app). When you make a profile, the first thing they have you do is take a “Fit Test” to see where you already fall. After you complete your test, they create daily tasks for you to give your brain a workout! Right now I’m unlocking new games each day to help me with my attention, flexibility, memory, speed, and problem-solving skills. With the free version, you get 3 new games each day to play. The more you play, the better your scores get and the more of a workout your brain gets! If you want to unlock more games (beyond the ones you get each day) you can always pick up a pro membership for as low as $3.75/month.
Peak is an app that also gives your brain a workout through games that help you with different skills like focus, problem-solving, coordination, memory, and mental agility. Each day they give you more games to play and keep detailed track of your brain score in the above categories and more. The downside is that you can’t play your daily games an unlimited amount of times without a membership. The good news is that it is cheaper than Lumosity with subscriptions as low as $2.92/month. Also, they have family plans so you can help everyone in your family keep their mind sharp (and compare progress if you’re competitive like me)!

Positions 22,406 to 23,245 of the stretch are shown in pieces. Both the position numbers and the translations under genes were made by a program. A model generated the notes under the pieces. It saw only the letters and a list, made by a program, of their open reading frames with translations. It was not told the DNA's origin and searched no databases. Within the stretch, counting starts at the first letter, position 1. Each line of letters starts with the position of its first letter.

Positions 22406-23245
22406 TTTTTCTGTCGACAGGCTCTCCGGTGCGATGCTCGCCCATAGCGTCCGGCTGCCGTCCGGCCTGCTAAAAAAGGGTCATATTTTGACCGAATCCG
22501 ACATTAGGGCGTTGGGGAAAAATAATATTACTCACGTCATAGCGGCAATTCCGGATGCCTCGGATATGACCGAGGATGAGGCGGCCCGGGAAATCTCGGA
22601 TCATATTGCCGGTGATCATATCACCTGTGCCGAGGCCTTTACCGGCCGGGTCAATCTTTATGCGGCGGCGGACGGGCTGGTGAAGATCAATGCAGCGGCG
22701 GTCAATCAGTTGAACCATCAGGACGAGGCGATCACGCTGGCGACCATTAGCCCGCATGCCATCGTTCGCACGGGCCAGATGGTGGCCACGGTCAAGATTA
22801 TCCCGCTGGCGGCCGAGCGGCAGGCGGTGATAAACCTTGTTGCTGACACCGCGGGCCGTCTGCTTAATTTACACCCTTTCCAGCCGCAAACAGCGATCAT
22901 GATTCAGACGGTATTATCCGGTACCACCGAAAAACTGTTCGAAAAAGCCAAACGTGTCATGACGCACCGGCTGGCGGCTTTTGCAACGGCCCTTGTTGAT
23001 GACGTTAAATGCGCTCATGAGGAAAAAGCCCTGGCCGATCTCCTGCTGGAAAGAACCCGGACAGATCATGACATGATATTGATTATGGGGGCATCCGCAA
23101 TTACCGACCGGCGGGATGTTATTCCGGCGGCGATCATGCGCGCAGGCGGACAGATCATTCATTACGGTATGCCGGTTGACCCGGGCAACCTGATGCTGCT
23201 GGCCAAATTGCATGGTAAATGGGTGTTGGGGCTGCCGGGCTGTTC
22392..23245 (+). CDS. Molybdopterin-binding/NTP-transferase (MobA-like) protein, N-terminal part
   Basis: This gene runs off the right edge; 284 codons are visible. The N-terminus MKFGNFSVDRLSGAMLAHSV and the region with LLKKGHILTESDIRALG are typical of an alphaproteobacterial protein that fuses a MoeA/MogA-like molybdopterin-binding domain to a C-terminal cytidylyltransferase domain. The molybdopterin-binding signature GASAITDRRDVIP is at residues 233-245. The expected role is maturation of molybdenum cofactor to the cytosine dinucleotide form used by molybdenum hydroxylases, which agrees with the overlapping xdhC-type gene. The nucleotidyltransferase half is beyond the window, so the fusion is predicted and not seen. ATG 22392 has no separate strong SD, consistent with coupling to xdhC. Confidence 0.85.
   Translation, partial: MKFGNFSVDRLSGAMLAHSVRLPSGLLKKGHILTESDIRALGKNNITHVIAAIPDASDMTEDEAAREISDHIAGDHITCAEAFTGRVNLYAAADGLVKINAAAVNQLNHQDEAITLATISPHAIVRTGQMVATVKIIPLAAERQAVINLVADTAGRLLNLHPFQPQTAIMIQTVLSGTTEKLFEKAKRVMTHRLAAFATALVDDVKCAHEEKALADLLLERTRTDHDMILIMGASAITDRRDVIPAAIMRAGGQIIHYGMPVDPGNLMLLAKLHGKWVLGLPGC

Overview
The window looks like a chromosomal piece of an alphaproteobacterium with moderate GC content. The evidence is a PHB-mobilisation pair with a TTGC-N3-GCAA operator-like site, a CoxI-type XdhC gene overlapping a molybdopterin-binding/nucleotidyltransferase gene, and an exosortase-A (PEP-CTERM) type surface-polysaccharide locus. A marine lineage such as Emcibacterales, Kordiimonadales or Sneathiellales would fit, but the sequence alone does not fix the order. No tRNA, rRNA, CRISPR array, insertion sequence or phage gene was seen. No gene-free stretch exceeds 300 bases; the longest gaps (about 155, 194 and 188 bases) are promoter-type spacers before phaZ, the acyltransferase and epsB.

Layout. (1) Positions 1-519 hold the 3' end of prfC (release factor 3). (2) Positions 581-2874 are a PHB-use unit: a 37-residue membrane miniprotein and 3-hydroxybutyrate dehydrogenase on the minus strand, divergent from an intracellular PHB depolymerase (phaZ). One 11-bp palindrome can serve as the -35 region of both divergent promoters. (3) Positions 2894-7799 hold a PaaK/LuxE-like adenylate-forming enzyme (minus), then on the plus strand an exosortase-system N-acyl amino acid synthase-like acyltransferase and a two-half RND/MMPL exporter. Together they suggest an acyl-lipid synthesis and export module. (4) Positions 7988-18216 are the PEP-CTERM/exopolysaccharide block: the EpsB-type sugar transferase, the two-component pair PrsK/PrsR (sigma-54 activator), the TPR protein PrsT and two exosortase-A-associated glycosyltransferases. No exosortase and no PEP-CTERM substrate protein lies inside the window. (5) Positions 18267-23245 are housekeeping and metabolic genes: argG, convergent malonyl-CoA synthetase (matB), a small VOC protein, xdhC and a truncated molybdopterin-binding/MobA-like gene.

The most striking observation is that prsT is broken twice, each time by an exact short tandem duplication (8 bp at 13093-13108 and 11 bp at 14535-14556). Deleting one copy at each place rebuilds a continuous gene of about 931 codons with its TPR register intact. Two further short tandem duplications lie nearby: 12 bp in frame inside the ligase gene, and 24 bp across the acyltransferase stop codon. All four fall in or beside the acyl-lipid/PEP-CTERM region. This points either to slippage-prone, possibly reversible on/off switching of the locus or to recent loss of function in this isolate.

If you are even thinking that you might be interested in giving your brain a workout, then go ahead and download one (or both) of these apps. They both have free versions, and who doesn’t want to improve their mental skills? After all, use it or lose it!
“Instead of looking for a great leader, we are in an era where each of us needs to find the great leader within ourselves.”
– Werner Erhard
How then will you and I find or create a great leader within? What will make you and me great Conscious Leaders committed to the future of Conscious Organizations?
Conscious Leadership comes from an authentic commitment to creating a future for ourselves and others that is both inspiring and tangible.